I talked to man who fishes on the Renvyle coast for lobster. Steven is a short but solidly built man, who’s wind-swept ruddy face broke into a million wrinkles when he gave a less-than-toothy grin. It really didn’t take a lot of effort to get him talking. I just wandered out to the front stoop of the pub to have a smoke. That’s all you need, really.
When he revealed he was a lobster fisherman, I used what I remembered of David Foster Wallace’s “Consider the Lobster” essay to fill in some awkward gaps in the conversation. I may have impressed him when I asked about hard-shell shedding. Speaking of shedding one’s shell, Steven took that opportunity to switch gears and tell me about the missing tips of his two fingers.
“You know how I lost them?” he asked. Of course I didn’t. I guessed that the hunt for crustaceans may have led to missing fingers. Turns out, Steven had been careless with the lawnmower. The blade took off half of his ring-finger and the tip of his middle-finger. “What did you do?” I asked. He didn’t pass out from the trauma like I would have, Steven ran himself down the road to the doctor.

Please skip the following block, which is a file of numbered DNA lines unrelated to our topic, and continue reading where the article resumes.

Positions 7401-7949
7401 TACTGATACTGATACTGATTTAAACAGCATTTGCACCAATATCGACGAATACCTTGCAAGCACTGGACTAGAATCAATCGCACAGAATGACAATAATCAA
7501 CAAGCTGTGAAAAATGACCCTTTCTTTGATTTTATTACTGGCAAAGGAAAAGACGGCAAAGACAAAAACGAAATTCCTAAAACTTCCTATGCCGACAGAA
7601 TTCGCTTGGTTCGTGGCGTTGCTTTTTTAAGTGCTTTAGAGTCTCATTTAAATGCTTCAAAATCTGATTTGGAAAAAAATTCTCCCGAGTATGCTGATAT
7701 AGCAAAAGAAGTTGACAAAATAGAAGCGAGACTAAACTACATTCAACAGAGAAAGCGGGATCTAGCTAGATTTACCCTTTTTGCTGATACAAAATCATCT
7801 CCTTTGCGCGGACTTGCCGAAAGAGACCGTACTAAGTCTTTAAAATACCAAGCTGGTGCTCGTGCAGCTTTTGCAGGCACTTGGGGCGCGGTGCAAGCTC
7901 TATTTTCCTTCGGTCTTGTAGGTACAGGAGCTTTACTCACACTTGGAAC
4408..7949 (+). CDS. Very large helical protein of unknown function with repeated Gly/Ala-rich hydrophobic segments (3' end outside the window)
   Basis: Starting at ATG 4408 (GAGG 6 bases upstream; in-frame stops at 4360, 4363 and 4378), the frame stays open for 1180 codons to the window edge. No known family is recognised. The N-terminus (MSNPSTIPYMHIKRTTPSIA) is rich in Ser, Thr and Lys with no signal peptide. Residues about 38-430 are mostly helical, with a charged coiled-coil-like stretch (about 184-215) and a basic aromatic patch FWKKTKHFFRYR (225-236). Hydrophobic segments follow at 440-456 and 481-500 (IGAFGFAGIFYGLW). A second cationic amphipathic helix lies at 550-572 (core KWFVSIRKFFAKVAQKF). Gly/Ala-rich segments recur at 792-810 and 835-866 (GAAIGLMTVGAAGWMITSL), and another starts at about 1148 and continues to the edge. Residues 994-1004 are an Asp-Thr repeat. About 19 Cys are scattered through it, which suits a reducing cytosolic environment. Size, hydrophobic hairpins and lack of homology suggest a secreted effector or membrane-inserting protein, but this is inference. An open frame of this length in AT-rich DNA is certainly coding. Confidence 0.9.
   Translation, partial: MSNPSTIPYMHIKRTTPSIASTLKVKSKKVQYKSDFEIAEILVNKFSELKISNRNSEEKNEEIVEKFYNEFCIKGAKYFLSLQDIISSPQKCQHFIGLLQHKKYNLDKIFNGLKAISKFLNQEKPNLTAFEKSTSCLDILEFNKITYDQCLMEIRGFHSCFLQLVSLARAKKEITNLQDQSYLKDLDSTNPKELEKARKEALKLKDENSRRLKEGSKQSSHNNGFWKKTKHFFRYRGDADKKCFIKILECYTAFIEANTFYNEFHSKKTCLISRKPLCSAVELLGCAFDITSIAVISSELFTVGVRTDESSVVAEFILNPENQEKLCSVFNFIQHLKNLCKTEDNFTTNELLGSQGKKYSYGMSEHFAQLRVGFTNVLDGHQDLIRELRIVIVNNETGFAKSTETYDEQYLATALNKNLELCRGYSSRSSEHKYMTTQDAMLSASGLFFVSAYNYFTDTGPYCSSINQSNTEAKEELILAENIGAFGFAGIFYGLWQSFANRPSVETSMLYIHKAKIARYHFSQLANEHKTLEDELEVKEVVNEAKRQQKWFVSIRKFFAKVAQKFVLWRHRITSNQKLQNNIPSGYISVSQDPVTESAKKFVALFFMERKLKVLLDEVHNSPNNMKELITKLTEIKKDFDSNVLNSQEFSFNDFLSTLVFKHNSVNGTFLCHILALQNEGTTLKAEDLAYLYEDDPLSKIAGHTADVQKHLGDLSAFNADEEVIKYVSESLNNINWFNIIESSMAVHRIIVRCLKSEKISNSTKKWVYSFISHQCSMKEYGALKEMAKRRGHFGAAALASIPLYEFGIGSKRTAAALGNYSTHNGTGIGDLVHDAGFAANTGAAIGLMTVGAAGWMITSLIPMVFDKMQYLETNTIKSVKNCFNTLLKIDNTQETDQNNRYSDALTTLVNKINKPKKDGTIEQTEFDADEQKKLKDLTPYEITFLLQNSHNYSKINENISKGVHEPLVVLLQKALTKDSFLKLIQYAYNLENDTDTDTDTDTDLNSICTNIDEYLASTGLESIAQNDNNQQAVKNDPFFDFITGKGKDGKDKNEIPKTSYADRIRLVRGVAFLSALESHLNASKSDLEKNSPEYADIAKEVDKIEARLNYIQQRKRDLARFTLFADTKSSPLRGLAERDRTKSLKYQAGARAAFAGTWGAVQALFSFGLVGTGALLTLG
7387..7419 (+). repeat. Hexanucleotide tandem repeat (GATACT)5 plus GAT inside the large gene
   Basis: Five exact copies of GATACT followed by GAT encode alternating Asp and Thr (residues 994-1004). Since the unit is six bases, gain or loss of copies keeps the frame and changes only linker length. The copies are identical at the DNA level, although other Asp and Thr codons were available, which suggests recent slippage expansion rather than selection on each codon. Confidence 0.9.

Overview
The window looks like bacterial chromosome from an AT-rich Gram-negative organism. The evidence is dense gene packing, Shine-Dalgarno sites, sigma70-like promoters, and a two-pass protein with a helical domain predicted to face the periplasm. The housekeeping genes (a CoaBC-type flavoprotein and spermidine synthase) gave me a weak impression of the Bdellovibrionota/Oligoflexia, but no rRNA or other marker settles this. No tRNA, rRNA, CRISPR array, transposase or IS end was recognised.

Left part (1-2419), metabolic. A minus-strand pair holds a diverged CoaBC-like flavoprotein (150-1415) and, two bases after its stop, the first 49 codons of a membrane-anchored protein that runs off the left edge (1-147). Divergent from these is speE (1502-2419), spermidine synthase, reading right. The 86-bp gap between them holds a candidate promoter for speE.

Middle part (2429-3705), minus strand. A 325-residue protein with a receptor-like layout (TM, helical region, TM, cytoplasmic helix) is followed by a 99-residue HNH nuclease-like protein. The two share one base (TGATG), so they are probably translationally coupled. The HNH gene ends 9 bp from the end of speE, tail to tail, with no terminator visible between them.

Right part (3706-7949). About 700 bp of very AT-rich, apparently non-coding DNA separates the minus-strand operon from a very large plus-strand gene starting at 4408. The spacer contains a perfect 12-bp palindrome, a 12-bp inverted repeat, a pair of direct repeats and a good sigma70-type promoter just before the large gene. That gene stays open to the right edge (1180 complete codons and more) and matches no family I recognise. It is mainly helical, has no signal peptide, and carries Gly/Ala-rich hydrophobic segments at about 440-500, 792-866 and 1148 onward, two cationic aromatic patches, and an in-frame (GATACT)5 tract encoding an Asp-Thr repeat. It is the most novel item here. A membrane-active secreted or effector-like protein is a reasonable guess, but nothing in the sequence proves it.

Apparently lawnmower incidents are rather common in the Irish country-side. In fact, when Steven arrived to the hospital, there was already a man in the waiting room who was missing half a foot. He kicked his lawnmower. I asked Steven what happened to his missing fingers. Urgency made him leave the fingers in the grass bag. However, he did retrieve them later. He planted them in his backyard: “They’ve yet to sprout anything.”
I asked him if, after two years since the incident, he’s more careful with the mower. He admitted that he doesn’t fool with it anymore. He bought himself a donkey instead, it’s a good environmental alternative. I think Steven and I both learned that unlike lobsters and crabs, humans can’t grow back their limbs.
There’s that dark Irish humor